I love this time of the year.
It brings me such warm, fuzzy feelings.
I love the lights and the decorations and the general feel in the air. It’s always felt so special to me.
Over the last week or so, though, I’ve also felt some grief and sadness arise. In particular, I’ve noticed myself missing and thinking about my grandparents.
As I sat last week and reflected on this, I realized it is such a normal, natural thing to happen this time of year. It seems so natural to miss and long for family during a time of year that has always felt so special to me, a time that feels particularly tied to family and traditions.
My intention every day is to be as present as I can be, and my intention during this time of year is to be present and engaged and to soak in as much as I can of the beauty and the quiet and the time I have with my family and myself.
I know that not everyone has wonderful feelings or experiences this time of year. Even I have had years where I built it up so much that I felt let down in an anticlimactic sort of way.
And that’s why it’s important to simply be mindful and aware, to allow our experiences to be what they are, and to observe it all, be as present as we can be—with ourselves and with our moments.
Mindfulness is just awareness; it’s just presence. With mindfulness, we can allow all of our experiences to be what they are and watch and observe and breathe through it all.
Here are three mindful ways to move through the holidays:
1. Be present.
Come back to this moment and this place and this space where you are. Breathe. Notice your breath. Notice your body. How do you feel? What do you see? What do you hear? What do you smell? What do you feel? You can do this over and over again. Notice your surroundings; notice the place where you are. Notice how you feel and what you can feel.
Allow thoughts and feelings to move through you and be present with it all—with whatever is happening. If you’re having a difficult time, be present with yourself and tune into what you need. Be present with the feelings that are arising within you.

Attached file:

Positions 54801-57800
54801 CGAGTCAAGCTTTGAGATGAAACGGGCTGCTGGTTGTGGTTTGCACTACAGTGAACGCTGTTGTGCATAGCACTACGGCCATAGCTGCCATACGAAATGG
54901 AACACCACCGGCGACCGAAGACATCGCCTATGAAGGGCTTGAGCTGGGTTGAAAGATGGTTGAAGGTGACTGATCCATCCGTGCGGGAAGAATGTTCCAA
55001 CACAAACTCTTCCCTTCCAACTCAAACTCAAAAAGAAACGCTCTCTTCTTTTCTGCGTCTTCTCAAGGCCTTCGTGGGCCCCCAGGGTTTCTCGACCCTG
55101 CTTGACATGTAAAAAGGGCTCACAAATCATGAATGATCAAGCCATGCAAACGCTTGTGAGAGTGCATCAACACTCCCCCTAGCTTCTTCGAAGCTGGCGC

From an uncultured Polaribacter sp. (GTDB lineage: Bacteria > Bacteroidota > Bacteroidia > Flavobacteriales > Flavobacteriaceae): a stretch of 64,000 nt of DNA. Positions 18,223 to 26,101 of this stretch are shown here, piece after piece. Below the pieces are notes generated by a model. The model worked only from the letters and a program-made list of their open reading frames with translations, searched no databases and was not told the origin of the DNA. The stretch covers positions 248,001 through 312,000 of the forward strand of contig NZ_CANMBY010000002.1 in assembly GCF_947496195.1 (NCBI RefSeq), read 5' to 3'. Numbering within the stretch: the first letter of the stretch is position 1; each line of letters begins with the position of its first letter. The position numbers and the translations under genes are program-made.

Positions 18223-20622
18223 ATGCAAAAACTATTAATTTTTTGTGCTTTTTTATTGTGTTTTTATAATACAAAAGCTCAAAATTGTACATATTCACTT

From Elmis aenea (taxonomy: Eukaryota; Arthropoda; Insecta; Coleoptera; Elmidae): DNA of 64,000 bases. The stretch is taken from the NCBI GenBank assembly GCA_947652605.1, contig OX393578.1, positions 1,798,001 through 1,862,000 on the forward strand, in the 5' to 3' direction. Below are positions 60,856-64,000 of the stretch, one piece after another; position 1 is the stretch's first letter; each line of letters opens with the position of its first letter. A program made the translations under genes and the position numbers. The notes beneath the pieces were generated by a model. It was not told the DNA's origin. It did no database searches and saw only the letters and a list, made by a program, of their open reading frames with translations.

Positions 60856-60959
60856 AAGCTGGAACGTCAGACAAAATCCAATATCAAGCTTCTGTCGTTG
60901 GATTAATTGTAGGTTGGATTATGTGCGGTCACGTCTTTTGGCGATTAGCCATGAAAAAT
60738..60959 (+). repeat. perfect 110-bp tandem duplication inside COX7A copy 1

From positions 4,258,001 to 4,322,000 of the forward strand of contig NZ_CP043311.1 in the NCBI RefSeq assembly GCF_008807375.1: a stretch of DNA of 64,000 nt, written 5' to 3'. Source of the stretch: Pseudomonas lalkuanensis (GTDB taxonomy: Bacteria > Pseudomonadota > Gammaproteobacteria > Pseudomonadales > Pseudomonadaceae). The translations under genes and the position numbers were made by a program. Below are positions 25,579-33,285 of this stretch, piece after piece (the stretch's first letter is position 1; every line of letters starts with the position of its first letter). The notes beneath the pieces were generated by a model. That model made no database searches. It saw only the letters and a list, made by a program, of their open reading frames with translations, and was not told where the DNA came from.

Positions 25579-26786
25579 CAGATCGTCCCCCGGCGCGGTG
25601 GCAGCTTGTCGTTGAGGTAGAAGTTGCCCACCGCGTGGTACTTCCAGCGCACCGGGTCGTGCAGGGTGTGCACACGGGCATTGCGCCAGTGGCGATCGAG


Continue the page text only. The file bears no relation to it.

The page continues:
And if you find yourself deeply grateful or filled with love and appreciation for where you are or those your with, feel into that, soak it in.
Allow yourself to be present with yourself and the moment.
2. Allow what is to be.
Allow what is to be. Allow yourself to be where you are, experiencing what you’re experiencing. Allow the moments to unfold.
I feel like one thing that can cause us discontentment this time of year is the expectation that things should go a certain way or feel a certain way. We can put so much pressure on ourselves or others or the moment to have something be what we want it to be or what we think it should be. Instead, we can simply be present and allow whatever is happening to happen.
We can move into the things that feel good and right and take care of ourselves in the ways that we need.
See if you can allow what is happening to happen. And if you’re in a situation that makes you feel uncomfortable, you can make the choice to walk away or create space—to do what it is you need.
3. Feel into what’s important to you.
Feel into what feels most important to you each day. We often have goals and plans and routines and things that we’re working toward, but maybe some of these things shift over the holidays. Or maybe, we have certain things we really want to make time for because they’re important for us and they make us feel inspired or connected or alive.
Tune into yourself to see what feels right and good to you.
As with anything, it’s important to be present with yourself and to be true to yourself.
Take time for yourself, tune into yourself, take care of yourself. What do you need? What do you want? What feels good and right to you? What could center you, ground you, keep you feeling connected? What would feel nice and fulfilling for your heart? How do you want to spend your days and your time?
What’s important for you?
How can you practice presence?
How can you be present with yourself and the moment?